Led by Captain Amarinder Singh, Congress in Punjab is expected to win a clear majority, with the Aam Aadmi Party (AAP) making a stunning debut and the Badals suffering a humiliating debacle in Assembly elections, according to a post-poll analysis by Axis-My-India for India Today Group.
Delhi Chief Minister Arvind Kejriwal's AAP, which had won four of Punjab's 13 Lok Sabha seats back in 2014, turned the Sikh hearthland's bipolar politics into a full-blown triangular contest for state power this year.
Exit polls by Axis-My-India on Thursday forecast the ruling SAD's tally reduced to a single digit in the February vote, the party's worst performance ever. The governing Badals have faced serious accusations of corruption, misgovernance and of involvement in drug trade, charges they stoutly denied.
According to the survey, the Akalis and their ally BJP are likely to crash down to somewhere between four and seven of the 117-seat Assembly. In 2012, the alliance cruised to a second term in a row, winning 68 boroughs together under the leadership of SAD president Sukhbir Singh Badal.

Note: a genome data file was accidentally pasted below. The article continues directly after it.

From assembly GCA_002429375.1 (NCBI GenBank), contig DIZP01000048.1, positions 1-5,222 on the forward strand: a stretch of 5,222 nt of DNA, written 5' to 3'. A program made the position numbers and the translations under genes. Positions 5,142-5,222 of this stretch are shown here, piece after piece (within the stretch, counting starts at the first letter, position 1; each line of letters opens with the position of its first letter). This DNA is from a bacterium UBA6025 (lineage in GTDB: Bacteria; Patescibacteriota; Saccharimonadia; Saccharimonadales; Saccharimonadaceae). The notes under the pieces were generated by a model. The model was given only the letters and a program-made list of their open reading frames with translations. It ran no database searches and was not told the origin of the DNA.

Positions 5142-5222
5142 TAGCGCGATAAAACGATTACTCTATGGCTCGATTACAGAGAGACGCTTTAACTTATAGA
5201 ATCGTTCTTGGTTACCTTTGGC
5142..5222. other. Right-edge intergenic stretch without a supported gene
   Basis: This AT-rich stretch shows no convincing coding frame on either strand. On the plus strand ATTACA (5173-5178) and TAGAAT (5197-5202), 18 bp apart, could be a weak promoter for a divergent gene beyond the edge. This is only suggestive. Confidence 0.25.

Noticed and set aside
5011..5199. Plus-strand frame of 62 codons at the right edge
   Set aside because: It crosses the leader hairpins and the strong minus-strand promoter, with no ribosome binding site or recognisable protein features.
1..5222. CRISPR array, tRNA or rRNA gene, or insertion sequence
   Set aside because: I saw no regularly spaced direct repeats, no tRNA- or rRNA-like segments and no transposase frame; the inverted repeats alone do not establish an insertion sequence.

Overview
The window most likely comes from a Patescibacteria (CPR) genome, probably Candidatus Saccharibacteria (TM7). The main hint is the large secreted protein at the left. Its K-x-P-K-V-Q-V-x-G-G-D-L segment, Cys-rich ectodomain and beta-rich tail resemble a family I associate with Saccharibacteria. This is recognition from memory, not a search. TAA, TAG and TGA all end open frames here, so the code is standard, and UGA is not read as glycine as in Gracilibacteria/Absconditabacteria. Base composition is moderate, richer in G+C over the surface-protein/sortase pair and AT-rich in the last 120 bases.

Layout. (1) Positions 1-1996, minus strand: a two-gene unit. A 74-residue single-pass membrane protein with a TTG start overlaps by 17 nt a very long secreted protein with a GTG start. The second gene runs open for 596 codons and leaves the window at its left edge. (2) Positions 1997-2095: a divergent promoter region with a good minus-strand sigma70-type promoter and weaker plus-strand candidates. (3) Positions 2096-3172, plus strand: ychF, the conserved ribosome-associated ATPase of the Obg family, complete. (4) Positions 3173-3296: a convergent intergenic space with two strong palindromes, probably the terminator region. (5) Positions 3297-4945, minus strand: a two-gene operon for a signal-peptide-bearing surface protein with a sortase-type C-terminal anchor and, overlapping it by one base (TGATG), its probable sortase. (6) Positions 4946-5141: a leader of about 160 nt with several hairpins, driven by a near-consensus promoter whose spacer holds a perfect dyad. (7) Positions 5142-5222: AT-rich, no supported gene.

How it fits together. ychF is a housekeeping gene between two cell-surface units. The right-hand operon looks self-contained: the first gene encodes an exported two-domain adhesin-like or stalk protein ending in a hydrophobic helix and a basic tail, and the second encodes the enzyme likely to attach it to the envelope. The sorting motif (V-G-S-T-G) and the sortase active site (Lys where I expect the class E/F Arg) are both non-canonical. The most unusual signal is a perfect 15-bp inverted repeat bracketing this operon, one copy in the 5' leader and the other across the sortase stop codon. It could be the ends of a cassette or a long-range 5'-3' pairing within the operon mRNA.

Capt Singh's Congress, which secured 46 seats five years ago, is poised to get between 62 and 71 this time, the Axis-My-India analysis predicts. Kejriwal's AAP is projected to sail through 42-51 constituencies successfully.
In terms of vote-share, the exit polls predict 36 per cent for the Punjab Congress, 33.5 per cent for the AAP and 17 per cent for the Akali-BJP coalition.
The Axis-My-India survey was carried out with a sample size of 16,283 across Punjab. Punjab is home to the highest percentage - 31.94 - of the SC population among all states. Scheduled Caste people number around 88.60 lakh of Punjab's total population of around three crore. A sizeable number of SC families, however, still live below the poverty line in the state.
As high as 37 per cent of SC Sikhs and 41 per cent of SC Hindus might have backed the Congress in this year's Punjab elections, according to the caste-wise vote-share scrutinised by Axis-My-India. The AAP is projected to have secured 35 per cent of SC Sikhs and 26 percent of SC Hindu support, the projections show.
With agriculture as the mainstay of the state's economy, a sizeable 37 per cent of farmers might have thrown their weight behind the Congress, as compared to 33 per cent supporting the AAP, Axis-My-India said. The SAD-BJP combine could only manage 18 per cent of farmer support this time, the predictions suggest.
Geographically, 38 per cent of the urban electorate might have voted in favour of Capt Singh's party and 33 per cent for the AAP. In rural Punjab, both the parties were neck-and-neck at 35 per cent, the exit-poll data showed.